Tips for removing problematic trees
A professional tree service can safely remove trees and stumps from home landscapes. (Photo courtesy of Angie's List member Amy S.)
by Angie Hicks
Dear Angie: We have a tree that grows right next to the house, and I believe the roots have grown under the moisture-barrier of the foundation. We have tried cutting it down, but it keeps growing back.
We need to kill all the roots and would prefer not to use extremely toxic chemicals, in case we want to plant something else in the area. Any suggestions?
– Donna K., Birmingham, Ala.
Dear Donna: There are a few ways you can permanently get rid of the tree. If you want to avoid chemicals all together, then it’s important to remove all new leaf growth as it occurs. Leaves help supply the nutrients needed for trees to thrive through a process called photosynthesis.
By removing new leaves, you are actually inhibiting the needed carbohydrates from reaching the cells of the roots, so the tree itself dies. This is the most natural way, but it is also a long-term effort and will require much work on your part.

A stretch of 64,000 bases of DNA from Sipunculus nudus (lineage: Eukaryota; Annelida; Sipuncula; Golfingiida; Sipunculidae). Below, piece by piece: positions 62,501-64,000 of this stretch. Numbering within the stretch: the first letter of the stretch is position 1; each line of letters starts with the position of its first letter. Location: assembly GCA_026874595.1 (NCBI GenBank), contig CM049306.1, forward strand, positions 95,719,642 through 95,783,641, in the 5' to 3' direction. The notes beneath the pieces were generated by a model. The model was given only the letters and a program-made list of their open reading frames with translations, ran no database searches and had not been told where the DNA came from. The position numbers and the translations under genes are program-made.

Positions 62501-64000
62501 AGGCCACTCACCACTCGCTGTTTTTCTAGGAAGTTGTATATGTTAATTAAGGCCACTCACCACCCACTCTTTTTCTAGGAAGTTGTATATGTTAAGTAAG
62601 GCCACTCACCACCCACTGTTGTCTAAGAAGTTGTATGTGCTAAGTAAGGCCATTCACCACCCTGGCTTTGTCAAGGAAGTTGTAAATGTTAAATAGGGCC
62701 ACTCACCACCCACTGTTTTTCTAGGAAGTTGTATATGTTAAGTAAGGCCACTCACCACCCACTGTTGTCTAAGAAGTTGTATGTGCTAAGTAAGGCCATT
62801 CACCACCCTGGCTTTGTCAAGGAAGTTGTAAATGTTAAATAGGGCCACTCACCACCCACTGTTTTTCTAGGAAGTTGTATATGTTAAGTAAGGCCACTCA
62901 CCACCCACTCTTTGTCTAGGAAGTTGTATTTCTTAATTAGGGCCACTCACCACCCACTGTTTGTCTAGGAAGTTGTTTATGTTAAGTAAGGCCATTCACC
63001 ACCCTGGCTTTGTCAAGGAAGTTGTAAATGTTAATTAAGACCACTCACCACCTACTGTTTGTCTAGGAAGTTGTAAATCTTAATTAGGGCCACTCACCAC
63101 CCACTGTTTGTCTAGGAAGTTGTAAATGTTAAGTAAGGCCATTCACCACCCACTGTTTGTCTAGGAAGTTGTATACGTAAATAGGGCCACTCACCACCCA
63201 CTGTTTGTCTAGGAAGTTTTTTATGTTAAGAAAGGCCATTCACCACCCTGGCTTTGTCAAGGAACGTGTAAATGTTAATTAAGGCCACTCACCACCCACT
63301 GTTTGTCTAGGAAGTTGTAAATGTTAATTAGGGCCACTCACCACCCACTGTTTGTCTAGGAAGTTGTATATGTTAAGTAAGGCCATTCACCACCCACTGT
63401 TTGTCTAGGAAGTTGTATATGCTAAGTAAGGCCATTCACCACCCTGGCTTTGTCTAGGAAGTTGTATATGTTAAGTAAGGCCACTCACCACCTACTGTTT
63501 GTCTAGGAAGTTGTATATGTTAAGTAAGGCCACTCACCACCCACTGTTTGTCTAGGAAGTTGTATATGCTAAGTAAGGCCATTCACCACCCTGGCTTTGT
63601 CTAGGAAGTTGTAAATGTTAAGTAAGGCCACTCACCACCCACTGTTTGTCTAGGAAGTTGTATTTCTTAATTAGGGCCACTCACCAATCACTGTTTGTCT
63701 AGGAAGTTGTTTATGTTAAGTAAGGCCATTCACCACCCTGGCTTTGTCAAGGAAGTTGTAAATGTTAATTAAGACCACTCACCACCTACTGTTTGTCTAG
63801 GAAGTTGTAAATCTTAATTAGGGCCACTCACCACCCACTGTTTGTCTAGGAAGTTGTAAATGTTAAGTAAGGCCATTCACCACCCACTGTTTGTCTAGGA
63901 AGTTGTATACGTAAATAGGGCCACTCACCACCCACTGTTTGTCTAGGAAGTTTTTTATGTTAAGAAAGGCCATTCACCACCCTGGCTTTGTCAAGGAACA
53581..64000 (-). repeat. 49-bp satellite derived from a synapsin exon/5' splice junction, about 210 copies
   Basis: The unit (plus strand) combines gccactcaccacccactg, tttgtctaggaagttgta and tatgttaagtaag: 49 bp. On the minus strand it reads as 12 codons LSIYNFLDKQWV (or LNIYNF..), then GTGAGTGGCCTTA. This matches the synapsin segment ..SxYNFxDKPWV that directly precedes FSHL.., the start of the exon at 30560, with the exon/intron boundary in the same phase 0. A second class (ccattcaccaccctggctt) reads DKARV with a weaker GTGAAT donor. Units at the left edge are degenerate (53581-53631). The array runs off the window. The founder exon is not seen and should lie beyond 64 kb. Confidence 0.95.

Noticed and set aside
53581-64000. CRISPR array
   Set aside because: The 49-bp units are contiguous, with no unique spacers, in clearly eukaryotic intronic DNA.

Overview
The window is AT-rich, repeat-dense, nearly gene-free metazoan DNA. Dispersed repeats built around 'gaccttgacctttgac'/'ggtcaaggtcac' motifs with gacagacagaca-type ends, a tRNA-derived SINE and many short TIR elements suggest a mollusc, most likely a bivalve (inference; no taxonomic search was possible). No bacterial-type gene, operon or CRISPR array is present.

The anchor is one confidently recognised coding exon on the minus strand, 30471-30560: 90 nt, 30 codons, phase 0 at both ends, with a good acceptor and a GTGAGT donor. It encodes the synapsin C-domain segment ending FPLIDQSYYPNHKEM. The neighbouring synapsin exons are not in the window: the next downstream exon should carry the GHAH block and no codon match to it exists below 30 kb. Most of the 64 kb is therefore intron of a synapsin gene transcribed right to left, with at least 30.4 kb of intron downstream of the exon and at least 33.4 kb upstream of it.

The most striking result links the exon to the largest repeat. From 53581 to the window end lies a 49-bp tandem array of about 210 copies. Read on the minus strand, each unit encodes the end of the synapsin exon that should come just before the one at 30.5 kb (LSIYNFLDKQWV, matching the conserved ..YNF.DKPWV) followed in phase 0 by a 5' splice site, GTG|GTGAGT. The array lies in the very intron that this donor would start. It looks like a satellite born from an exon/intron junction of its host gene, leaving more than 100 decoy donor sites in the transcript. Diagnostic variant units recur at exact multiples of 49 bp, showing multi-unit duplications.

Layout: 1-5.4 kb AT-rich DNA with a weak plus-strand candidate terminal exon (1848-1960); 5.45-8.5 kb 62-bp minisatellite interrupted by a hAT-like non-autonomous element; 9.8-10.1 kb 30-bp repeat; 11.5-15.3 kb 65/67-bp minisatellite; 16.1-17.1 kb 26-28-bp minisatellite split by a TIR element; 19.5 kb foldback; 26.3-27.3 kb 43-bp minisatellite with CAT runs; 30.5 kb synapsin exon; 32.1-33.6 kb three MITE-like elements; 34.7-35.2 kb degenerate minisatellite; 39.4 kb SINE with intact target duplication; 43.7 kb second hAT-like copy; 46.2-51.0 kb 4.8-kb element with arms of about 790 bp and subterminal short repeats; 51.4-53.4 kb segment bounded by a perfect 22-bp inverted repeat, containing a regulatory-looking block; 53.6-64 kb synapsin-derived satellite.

You could also hire a tree removal professional to grind down the stump. Done effectively, this should destroy the trees roots and prevent them from resprouting.
As you mentioned, you can also use chemicals to kill the tree. You should first cut the tree down – or cut it down again – and then paint the stump with glyphosate, the active ingredient found in many weed killers.
It’s important to follow the product instructions if you choose this route, as the product will need to be diluted based on the product recommendations. This product should degrade quickly and show no residual effect to the fertility of the ground.
Homeowners in Alabama are allowed to make such a chemical application, but if someone else makes the application, that person needs to be licensed to do so. In Alabama, the Department of Agriculture & Industries requires a license in Ornamental and Turf Pest Control, as well as a Professional Services Permit.
If you hire a professional, in addition to state licensing, look for a specialist who is a Certified Arborist through the International Society of Arboriculture (ISA). This will help ensure that you are effectively addressing the problematic tree and that the treatment is safe to other plants, animals and children.
Angie's List collects about 40,000 consumer reports each month covering more than 350 categories of home-related services. Angie Hicks compiles the best advice from the most highly rated service pros on Angie’s List to answer your questions. Ask Angie your question at firstname.lastname@example.org.